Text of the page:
Last Monday brought the launch of a new professional learning series entitled Inspiring Reluctant Writers with a group of 30 grade 6, 7, and 8 educators. Before the day arrived, I admit I fought a daily battle of self-doubts and what ifs: what if they don’t trust my message? what if they don’t get what they came for? what if they resist journeying with me? Without hesitation I share that I read more than write, consume far more than I create. I asked participants to check in when they entered on a list of ‘Would you Rather’ prompts. Notice the t-chart of read/write in the image. That became the big reveal of the day as almost all of us came to a realization that WE are reluctant writers. Let that sit for a minute. Here we are attending a professional learning series targeting the needs of our students when bam, it becomes painfully clear that we must address our own reluctance first.
Now the day saw us think about our identity, talk about what we had read or viewed, write both independently and collaboratively from our background, but perhaps the most profound learning came outside the room, later. In response to YEARS of knowing that a powerful platform for reflection is blogging, I challenged each participant to capture their reflections of the day in a blog. I advocated that we might learn a lot about ourselves across this series by using that platform to track our writing journey. What better way to re-ignite a writing life than to commit our thinking to a page that can be shared publicly; ‘putting it out there,’ as it were. Indeed, I wondered whether one could convince a group of educators who were reluctant writers to try blogging. It was a gamble.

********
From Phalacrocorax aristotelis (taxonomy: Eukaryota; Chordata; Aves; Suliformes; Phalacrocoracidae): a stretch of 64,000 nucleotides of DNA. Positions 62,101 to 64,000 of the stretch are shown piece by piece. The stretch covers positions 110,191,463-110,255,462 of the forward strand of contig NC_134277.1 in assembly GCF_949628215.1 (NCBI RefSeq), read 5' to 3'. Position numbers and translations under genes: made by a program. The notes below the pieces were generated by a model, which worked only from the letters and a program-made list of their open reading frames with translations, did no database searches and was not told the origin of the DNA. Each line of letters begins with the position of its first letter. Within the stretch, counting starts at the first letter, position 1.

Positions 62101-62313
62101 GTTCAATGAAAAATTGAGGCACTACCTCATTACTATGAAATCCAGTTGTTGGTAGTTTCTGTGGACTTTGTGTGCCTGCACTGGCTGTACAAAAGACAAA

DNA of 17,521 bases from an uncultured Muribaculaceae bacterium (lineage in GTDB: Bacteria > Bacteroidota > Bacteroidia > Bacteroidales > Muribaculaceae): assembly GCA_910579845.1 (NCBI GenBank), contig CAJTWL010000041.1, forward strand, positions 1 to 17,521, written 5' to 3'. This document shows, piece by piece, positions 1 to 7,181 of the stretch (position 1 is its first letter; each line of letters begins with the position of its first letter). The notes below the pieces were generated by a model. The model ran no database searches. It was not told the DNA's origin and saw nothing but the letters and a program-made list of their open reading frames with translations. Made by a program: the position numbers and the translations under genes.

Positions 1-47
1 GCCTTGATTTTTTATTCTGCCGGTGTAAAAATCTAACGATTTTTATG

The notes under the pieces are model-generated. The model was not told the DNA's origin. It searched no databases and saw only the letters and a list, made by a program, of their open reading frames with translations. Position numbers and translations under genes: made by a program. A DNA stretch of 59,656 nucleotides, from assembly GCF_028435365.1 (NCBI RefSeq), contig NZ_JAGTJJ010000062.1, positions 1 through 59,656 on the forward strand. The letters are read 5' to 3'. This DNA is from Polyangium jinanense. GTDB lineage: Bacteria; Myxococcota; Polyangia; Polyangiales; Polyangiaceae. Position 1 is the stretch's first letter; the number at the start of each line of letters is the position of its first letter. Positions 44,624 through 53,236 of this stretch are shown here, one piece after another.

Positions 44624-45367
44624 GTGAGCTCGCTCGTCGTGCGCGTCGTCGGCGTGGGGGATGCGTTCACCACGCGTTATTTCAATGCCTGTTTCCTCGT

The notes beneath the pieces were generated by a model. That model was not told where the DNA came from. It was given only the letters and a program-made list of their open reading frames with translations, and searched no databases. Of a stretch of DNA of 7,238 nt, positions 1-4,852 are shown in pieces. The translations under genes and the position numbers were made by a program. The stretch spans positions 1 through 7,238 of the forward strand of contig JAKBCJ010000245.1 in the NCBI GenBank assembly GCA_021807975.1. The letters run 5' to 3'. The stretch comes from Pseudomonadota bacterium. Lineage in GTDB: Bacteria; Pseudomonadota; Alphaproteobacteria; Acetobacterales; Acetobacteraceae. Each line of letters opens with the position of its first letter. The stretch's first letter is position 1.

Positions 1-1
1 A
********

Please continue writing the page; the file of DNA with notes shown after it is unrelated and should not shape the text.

After just a few days I am overwhelmingly convinced and grateful. These teachers have embraced their vulnerability, taken a risk, and published their first blogs! These bloggers share the struggle, reveal the hesitation, but also feel empowered knowing their ideas are valued enough to be shared. We are building our own little community of writers. We now have the opportunity to read and comment on each others’ reflections between sessions, in addition to the writing we share in sessions. And our audience doesn’t stop there as all these blogs are now public. Imagine the impact of a group of teachers sharing the struggles and rewards of writing for all of us, including our students.
I truly believe that we are our own best teaching tools so that is where we must invest our learning. I’m fortunate to have people come alongside to join me. As we continue this series, I have some wonderings. What if …
- modelling your writing improves your students’ writing?
- engaging in writing nurtures empathy for the process and equips you to offer more effective feedback?
I invite you to visit their blogs to support your fellow brave educators and prove to them that the risk and effort are worth it.